Territory Stories

Debates Day 3 - Thursday 13 February 2014



Debates Day 3 - Thursday 13 February 2014

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Parliamentary Record 10


Debates for 12th Assembly 2012 - 2016; ParliamentNT; Parliamentary Record; 12th Assembly 2012 - 2016




Made available by the Legislative Assembly of the Northern Territory





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Hansard Office

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Attribution International 4.0 (CC BY 4.0)

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Legislative Assembly of the Northern Territory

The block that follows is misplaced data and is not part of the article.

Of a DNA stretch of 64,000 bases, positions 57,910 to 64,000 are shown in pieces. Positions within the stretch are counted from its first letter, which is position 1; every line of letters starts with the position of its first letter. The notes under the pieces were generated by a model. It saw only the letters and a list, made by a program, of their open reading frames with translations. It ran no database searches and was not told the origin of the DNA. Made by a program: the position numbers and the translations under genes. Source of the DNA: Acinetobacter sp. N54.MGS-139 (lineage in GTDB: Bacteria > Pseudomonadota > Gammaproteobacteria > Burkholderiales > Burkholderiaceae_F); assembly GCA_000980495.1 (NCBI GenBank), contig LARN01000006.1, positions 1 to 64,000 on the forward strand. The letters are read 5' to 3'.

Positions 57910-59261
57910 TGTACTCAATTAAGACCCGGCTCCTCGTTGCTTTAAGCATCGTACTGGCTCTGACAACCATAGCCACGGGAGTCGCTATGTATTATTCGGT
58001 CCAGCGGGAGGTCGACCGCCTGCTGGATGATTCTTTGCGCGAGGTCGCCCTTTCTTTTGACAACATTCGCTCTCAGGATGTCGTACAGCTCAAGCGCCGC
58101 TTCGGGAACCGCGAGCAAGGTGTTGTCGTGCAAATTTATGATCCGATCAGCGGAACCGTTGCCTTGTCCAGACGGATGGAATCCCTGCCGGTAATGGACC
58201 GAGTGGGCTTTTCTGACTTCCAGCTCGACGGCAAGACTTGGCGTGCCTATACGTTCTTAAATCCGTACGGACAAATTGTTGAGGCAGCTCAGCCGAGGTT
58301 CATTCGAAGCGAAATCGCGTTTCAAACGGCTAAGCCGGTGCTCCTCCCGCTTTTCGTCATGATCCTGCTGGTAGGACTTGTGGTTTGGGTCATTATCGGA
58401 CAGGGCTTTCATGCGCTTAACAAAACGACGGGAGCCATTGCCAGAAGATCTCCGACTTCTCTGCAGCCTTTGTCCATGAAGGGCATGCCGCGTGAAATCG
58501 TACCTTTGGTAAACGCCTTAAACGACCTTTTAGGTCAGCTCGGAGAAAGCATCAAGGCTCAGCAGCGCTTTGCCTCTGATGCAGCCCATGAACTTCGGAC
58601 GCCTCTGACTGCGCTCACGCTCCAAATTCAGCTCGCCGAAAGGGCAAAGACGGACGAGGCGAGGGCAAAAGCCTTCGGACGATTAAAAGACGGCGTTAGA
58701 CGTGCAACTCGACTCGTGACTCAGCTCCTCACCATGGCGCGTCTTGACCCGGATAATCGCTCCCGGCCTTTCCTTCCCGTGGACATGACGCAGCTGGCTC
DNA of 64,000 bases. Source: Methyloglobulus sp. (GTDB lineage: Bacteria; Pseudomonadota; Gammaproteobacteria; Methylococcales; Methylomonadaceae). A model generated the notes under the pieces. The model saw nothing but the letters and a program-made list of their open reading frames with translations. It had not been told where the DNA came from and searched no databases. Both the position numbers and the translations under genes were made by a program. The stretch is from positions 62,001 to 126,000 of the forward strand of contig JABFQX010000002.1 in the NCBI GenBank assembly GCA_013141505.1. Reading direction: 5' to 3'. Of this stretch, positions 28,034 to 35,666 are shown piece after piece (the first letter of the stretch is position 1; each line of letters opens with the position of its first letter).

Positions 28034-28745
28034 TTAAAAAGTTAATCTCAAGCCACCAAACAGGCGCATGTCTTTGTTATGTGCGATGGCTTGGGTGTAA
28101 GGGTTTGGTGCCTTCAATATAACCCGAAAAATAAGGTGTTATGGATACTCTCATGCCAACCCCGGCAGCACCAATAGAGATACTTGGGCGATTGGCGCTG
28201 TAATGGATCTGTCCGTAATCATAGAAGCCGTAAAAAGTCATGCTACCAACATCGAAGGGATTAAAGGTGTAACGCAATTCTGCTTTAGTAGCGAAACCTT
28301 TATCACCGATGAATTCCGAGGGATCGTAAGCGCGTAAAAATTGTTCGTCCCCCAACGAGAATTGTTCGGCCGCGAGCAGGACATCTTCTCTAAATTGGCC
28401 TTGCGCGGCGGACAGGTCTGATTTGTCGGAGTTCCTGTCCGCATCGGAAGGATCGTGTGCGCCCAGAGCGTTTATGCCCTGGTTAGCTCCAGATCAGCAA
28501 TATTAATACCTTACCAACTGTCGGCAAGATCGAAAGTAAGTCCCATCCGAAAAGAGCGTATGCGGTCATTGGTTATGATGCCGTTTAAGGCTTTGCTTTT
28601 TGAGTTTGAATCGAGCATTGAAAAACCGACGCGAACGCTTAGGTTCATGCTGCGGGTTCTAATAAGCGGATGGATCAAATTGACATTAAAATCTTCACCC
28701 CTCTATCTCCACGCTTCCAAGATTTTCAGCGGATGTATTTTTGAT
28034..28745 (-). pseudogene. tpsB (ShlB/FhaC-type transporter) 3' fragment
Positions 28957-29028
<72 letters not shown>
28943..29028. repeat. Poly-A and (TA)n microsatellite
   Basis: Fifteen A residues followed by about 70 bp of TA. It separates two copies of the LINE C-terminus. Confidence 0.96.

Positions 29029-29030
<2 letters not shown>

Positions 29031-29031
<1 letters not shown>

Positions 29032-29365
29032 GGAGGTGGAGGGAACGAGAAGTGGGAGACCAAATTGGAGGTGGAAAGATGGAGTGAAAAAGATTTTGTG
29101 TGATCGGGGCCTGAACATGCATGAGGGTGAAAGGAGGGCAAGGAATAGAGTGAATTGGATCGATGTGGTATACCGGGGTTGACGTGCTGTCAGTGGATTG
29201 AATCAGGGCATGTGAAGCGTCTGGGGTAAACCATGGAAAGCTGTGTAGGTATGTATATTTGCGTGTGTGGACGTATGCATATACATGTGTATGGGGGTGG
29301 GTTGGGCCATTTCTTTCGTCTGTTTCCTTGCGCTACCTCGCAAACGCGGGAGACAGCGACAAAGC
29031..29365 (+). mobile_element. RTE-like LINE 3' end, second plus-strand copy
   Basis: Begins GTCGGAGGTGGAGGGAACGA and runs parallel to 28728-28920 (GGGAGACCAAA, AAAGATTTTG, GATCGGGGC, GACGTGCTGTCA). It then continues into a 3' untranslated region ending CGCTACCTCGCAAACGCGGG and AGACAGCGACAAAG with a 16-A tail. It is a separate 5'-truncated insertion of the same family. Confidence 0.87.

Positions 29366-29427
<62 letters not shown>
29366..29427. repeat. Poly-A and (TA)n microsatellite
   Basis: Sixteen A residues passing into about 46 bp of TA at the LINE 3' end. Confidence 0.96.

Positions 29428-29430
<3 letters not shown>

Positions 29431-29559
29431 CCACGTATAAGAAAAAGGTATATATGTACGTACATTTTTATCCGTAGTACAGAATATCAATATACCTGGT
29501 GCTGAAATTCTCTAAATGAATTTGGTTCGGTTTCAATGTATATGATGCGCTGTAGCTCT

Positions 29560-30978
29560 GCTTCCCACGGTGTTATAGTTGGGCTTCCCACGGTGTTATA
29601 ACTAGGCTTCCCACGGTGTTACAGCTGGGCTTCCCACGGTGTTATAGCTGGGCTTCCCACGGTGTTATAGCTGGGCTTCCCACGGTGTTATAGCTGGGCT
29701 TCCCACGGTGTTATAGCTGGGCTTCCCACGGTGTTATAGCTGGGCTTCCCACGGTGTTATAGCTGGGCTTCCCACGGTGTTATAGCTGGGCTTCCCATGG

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DEBATES Thursday 13 February 2014 3441 The Top End of the Territory supports a rich assemblage of native land mammals. However, apart from the kangaroos, wallabies and fruit bats, most of these animals are small, secretive and nocturnal, so do not enjoy a high public profile. People may be aware of possums, bandicoots and quolls, but our unique small mammal fauna also includes many dasyurids. These are small carnivorous marsupials which are relatives of the spotted northern quoll, or so-called native cat, including the diminutive 5 gm planigale, one of the worlds smallest mammals. Top End bush also supports a variety of native rodent species, from the diminutive delicate mouse to the impressive 1 kg black-footed tree-rat. In all, there are 37 native species found in the Top End within the broadly defined group of small mammals I speak about today. A growing body of evidence from the past two decades is showing widespread and severe declines in many native small mammal species in the Top End of the Territory and elsewhere in northern Australia. Much of this evidence comes from Kakadu National Park where there is relatively detailed, extensive and long-term data from research and monitoring studies. However, studies in other Top End parks such as Litchfield, in Arnhem Land, the Daly region, and from the Kimberley and North Queensland, support this as being a widespread phenomenon across northern Australia. The data from Kakadu and Territory parks is particularly alarming in demonstrating that declines are even occurring on lands being specifically managed for conservation. A good illustration of the extent of these declines is provided by data from a large number of long-term monitoring plots in Kakadu National Park, which has particularly rich mammal fauna. Over the past 15 years, the average number of mammal species recorded per site declined by 65% and the average number of individual animals recorded declined by 75%. Significant declines, in some cases close to 100%, were recorded for at least 10 different native mammal species, including bandicoots, possums, dasyurids and rodents. In the fauna assessment surveys regularly carried out by scientists from my department, it has now become common place to catch not a single native mammal. This is in stark contrast to the high numbers found previously. Why are these declines occurring now throughout our extensive tropical savannahs that appear to be largely intact and healthy? The best available evidence suggests declines are caused by a number of factors with complex interactions between them, but the key culprits appear to be fire and feral animals, particularly the feral cat. Other factors such as diseases may play some role, but remain very poorly understood. It is also worth noting that while the spread of the despised cane toad has had a severe impact on a small number of mammal species such as the quoll, it is not the primary cause of most declines. It is well known there have been major changes over the past century in fire regimes experience in our Top End bushland. Fires have generally become more frequent and of greater intensity, particularly during the late Dry Season, and individual fires are more extensive. Apart from direct wildlife mortality from such fires, frequent or intense fires remove ground cover and mid-storey plants and degrade food resources and other important habitat features such as tree hollows. Data from long-term monitoring sites in Kakadu National Park clearly demonstrates that decline in small mammal species tends to be most pronounced in sites that are more frequently burned. However, the data also suggests that fire patterns alone cannot explain the extent and severity of recent mammal declines. Attention is now focused on the role of predators, particularly the impacts of the feral cat. Cats were bought to Australia with European settlement and quickly established in the wild, gradually spreading throughout the continent and occupying almost every ecosystem. A recent estimate puts the number of feral cats in Australia at approximately 15 million. Cats are very effective generalist predators, eating a wide variety of invertebrates, reptiles and small mammals. If we presume cats catch five prey items per day, Australias feral cats are likely consuming a staggering 27 billion animals per year. A recent review of the status of Australias native mammals has ranked the feral cat as the single most significant threat. In the Top End bush, feral cats are ubiquitous, but elusive, and are rarely seen by land managers, so receive little public attention. However, every square kilometre of Top End bush land is likely to be patrolled by a feral cat, as has been recently demonstrated by scientists from my department, using motion sensor cameras to detect cats. Unfortunately, the development of effective methods to control cats through the use of, for example, poison baits similar to those used to control wild dogs, has been slow and difficult. This is exacerbated in northern Australia, where we lack basic knowledge of the ecology and behaviour of feral cats. Our scientists now believe there may be an unfortunate nexus between the effects of fire and of predators such as cats on native small